> Please do not top-post. Your answer belongs after (or intermixed
    > with) the quoted material to which you reply, after snipping all
    > irrelevant material. See the following links:
    >
    > --
    > <http://www.catb.org/~esr/faqs/smart-questions.html>
    > <http://www.caliburn.nl/topposting.html>
    > <http://www.netmeister.org/news/learn2quote.html>
    > <http://cfaj.freeshell.org/google/> (taming google)
    > <http://members.fortunecity.com/nnqweb/> (newusers)



    Are you aware that you are posting with two signature lines? This has
    been mentioned before since it stops my newsreader correctly clipping
    your signature as the context above shows. Since your second signature
    is inserted by teranews you should either remove your other signature or
    considering moving to another free nntp server such as news.aioe.org.
     
    Richard, Aug 10, 2007
    #12
  13. Ravishankar S wrote:
    > Hi,
    >
    > on a 32 bit machine all "pointer" vars are 32 bits (or 4 bytes).


    There is no reason to think that pointers are 32 bits on a 32 bit machine.

    There is no reason to think that a 32 bit machine has octets for bytes.

    That these things are true on the implementations you know dees not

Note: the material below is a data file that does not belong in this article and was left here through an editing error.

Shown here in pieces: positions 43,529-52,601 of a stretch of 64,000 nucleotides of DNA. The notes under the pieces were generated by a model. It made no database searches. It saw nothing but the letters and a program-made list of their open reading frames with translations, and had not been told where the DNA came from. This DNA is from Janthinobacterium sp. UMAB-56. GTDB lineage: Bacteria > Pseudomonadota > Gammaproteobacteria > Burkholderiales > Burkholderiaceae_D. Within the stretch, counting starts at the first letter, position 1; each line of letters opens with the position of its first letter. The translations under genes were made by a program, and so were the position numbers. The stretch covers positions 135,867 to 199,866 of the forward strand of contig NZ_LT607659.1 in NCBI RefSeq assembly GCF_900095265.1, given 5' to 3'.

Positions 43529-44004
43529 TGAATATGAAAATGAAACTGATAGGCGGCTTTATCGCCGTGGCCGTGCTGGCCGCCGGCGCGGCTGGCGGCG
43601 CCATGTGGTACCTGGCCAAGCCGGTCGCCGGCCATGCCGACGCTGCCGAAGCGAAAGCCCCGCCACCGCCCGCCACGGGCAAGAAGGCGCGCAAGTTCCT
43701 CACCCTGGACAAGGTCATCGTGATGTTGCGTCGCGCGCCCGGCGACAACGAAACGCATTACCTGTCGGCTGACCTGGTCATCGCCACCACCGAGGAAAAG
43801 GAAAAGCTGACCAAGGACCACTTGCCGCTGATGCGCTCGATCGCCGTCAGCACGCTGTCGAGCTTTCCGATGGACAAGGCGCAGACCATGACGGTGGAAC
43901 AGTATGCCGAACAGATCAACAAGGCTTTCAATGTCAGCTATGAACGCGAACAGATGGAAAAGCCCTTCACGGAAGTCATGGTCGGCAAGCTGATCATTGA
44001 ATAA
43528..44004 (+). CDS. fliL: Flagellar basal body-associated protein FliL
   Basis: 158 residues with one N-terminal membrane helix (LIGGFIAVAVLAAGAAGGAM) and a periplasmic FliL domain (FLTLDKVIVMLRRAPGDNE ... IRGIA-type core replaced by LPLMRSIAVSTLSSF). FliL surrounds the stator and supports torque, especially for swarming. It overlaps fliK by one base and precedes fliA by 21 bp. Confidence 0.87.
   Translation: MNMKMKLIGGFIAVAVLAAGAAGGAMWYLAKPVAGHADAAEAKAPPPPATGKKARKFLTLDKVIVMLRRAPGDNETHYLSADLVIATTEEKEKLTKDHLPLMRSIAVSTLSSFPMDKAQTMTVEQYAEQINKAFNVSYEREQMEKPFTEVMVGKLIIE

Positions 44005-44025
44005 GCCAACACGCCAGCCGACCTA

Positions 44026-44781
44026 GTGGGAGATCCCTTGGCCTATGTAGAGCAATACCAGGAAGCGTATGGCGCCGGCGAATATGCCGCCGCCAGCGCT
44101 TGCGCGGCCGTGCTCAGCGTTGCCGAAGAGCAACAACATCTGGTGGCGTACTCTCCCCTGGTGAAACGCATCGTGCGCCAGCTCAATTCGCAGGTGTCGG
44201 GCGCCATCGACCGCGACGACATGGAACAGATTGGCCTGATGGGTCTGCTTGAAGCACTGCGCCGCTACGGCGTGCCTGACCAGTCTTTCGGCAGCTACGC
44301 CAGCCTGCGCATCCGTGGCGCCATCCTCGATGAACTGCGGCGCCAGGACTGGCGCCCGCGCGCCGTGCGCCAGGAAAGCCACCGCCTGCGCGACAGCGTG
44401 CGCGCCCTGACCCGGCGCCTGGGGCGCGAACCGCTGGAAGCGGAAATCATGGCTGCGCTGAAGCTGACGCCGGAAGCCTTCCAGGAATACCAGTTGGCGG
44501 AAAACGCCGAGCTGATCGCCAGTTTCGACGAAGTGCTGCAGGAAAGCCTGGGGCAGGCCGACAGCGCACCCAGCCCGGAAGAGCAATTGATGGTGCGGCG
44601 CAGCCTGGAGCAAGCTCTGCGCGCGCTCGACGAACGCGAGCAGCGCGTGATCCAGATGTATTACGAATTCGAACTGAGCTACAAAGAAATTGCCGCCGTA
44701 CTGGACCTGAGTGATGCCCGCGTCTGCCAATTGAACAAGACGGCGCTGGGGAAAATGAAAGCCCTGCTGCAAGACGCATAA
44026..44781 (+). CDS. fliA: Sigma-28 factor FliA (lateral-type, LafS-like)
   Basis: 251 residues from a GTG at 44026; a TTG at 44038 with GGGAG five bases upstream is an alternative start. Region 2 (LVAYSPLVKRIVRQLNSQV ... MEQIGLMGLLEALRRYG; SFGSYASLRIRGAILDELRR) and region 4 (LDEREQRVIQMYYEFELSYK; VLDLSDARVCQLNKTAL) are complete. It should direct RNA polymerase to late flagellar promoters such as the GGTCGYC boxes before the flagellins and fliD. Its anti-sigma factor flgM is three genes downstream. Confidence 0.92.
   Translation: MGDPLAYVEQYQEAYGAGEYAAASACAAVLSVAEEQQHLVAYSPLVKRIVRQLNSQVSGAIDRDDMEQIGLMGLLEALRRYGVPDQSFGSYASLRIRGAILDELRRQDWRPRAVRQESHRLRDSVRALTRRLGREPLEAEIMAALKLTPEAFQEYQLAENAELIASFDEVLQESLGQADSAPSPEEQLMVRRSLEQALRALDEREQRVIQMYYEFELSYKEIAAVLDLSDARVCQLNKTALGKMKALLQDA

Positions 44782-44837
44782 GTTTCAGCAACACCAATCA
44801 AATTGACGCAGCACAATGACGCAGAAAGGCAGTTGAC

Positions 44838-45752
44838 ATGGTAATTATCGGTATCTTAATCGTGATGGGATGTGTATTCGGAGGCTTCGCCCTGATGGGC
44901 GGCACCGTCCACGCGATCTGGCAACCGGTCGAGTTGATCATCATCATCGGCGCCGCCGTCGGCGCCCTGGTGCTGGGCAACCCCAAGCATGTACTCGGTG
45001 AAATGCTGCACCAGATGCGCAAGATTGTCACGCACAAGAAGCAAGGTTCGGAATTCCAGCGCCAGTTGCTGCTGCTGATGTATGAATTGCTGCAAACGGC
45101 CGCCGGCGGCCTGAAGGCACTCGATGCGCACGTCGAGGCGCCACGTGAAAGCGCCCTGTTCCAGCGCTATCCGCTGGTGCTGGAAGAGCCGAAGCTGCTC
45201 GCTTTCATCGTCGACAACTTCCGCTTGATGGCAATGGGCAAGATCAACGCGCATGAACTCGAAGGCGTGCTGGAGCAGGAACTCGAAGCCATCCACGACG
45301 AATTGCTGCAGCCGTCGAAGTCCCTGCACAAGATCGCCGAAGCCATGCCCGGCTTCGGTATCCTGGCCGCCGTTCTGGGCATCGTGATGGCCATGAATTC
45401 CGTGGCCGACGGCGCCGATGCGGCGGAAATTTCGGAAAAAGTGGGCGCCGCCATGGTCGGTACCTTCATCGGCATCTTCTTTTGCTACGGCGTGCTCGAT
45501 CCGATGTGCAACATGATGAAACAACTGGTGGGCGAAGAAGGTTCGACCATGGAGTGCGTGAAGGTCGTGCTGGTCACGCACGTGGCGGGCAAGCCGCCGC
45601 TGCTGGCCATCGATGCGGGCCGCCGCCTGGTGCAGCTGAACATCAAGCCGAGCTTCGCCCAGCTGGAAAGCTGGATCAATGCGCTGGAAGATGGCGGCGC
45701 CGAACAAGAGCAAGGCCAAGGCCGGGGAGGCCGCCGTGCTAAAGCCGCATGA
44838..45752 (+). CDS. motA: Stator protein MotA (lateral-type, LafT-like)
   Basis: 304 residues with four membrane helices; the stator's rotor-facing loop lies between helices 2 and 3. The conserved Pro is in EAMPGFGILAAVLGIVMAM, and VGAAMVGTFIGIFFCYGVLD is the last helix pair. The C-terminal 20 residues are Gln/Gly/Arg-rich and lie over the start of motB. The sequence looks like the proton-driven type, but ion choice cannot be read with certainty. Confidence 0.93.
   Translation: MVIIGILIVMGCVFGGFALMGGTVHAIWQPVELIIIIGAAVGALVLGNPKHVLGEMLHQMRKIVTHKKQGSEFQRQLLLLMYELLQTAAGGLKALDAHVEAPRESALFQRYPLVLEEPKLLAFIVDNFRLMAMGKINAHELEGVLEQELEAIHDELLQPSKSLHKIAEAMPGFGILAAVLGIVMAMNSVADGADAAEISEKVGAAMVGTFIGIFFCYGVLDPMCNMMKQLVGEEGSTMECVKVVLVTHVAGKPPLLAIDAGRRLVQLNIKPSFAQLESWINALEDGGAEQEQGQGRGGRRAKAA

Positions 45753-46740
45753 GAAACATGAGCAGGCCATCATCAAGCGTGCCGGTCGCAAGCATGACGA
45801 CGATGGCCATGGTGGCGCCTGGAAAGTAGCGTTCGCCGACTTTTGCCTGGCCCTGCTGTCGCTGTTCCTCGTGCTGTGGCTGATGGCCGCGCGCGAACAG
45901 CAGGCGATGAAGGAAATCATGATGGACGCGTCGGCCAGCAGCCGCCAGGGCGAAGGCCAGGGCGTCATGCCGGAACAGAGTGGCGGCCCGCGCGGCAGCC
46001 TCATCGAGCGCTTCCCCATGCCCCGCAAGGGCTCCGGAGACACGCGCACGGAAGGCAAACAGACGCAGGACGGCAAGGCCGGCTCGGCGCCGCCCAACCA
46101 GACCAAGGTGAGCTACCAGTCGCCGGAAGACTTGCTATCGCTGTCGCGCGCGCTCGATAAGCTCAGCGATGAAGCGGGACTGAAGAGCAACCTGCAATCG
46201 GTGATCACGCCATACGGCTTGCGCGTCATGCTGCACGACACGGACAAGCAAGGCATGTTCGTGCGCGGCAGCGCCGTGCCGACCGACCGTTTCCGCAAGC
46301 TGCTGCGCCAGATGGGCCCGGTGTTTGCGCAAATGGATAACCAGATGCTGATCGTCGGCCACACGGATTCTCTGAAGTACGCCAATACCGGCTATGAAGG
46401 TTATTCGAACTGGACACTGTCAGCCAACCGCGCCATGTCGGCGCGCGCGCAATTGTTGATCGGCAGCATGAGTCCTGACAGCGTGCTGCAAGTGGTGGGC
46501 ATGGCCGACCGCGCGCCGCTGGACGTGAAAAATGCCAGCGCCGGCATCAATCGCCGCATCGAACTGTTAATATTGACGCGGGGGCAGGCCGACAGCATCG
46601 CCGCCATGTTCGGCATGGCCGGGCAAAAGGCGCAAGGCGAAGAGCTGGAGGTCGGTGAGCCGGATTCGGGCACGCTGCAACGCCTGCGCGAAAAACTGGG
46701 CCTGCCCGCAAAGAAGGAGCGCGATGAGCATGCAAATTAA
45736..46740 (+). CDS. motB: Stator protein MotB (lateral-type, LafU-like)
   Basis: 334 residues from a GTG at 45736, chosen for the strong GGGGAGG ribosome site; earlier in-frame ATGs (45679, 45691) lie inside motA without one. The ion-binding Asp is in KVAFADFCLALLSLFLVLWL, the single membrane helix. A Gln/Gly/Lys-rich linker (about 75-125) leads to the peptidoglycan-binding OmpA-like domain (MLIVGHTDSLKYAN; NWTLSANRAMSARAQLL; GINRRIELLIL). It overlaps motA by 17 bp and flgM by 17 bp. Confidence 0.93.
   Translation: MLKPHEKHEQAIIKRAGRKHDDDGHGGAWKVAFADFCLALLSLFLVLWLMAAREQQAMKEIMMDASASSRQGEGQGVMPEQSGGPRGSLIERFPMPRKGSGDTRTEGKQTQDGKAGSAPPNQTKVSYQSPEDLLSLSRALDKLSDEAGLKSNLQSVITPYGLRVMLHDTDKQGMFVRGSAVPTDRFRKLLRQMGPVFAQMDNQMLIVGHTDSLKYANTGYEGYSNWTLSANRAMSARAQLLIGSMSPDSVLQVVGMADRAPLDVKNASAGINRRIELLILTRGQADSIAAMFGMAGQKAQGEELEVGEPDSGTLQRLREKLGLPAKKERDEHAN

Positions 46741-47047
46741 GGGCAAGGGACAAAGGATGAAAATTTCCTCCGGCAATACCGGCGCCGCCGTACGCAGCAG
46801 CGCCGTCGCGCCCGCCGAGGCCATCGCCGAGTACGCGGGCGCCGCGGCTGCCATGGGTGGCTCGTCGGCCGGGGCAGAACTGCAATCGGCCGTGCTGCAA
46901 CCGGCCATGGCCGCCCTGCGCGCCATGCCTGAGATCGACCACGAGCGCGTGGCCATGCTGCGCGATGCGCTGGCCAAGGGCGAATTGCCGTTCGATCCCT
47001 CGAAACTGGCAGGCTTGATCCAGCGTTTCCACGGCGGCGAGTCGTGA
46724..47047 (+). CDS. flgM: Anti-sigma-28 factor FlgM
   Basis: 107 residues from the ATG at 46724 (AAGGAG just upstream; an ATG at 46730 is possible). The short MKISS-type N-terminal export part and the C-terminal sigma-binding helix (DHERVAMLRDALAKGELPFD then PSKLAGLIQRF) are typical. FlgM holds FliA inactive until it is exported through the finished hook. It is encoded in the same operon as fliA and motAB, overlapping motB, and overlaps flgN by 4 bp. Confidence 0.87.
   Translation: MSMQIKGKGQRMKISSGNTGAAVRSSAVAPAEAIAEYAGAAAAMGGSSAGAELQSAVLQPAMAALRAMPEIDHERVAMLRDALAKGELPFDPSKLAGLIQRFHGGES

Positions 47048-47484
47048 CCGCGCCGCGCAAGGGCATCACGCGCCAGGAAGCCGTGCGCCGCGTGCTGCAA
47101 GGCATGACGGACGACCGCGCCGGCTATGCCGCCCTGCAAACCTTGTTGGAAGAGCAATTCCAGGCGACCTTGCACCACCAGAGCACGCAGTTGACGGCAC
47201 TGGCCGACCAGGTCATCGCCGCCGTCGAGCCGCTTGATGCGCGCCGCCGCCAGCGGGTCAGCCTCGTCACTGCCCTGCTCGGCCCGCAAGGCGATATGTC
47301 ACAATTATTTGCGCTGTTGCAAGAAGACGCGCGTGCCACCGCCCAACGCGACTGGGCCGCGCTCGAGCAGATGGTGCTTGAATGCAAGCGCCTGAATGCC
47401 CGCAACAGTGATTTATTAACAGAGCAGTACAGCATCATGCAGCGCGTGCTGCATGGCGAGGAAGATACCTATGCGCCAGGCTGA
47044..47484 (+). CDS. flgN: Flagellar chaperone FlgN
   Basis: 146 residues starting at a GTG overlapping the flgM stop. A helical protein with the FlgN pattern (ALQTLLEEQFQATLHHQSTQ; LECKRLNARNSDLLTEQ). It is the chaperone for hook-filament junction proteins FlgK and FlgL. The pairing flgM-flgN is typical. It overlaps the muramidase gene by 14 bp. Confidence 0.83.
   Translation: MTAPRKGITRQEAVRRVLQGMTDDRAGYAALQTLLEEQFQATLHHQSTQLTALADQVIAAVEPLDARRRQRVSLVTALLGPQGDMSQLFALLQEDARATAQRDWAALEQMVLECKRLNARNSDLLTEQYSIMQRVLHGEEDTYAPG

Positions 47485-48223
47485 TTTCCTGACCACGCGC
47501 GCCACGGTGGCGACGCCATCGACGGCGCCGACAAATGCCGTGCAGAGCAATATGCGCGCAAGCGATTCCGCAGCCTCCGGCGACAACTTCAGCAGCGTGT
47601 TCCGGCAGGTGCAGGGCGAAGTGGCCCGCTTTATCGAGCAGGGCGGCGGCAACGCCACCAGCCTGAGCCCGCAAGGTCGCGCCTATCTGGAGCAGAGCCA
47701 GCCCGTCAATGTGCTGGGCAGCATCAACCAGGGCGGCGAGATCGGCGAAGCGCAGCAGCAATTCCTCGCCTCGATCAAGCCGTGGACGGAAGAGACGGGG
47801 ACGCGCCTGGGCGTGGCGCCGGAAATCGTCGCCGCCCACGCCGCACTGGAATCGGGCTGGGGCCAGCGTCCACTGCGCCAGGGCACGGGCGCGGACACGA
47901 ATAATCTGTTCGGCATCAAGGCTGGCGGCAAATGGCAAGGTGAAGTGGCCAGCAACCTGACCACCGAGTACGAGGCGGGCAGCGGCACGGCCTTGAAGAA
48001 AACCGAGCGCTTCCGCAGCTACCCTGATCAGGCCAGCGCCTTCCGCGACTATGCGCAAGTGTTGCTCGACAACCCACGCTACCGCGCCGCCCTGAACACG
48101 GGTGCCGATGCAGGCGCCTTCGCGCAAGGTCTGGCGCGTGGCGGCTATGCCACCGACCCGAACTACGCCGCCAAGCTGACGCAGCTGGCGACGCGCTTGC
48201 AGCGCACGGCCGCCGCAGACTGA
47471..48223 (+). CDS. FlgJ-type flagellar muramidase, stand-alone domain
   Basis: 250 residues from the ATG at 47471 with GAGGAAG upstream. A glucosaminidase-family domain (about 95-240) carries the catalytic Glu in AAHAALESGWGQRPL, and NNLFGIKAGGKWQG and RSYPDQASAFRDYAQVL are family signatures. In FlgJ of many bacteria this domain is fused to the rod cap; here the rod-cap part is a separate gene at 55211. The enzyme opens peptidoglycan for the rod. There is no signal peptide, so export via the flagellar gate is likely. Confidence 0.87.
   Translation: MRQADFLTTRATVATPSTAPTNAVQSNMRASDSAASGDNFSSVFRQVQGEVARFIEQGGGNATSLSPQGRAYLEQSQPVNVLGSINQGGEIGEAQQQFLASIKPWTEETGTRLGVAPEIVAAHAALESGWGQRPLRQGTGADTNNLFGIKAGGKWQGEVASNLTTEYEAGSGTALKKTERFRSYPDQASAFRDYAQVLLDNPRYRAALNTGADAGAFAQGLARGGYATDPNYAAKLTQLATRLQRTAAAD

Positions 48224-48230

warrant your assertions.

    > So a
    > "pointer to pointer" will always be incremented by 4 (pointer arithmetic
    > says that pointer is incremented by size the "type pointed to").


    The number 4 depends on particulars of an implementation.
    More properly, for any type T
    T *a;
    if a is incremented, it is by sizeof(T);

    For
    T **b;
    Incrementing b is by the size of the type of *b, namely sizeof(T *)


    > We can
    > also generalise that all pointers to pointer and pointers to pointers to
    > pointers and so will always be incremented by sizeof(pointer type) on that
    > machine.


    That's a form of question begging. You have used the correct premise as
    the conclusion, even though what you used as the premise is wrong.
     
    Martin Ambuhl, Aug 10, 2007
    #13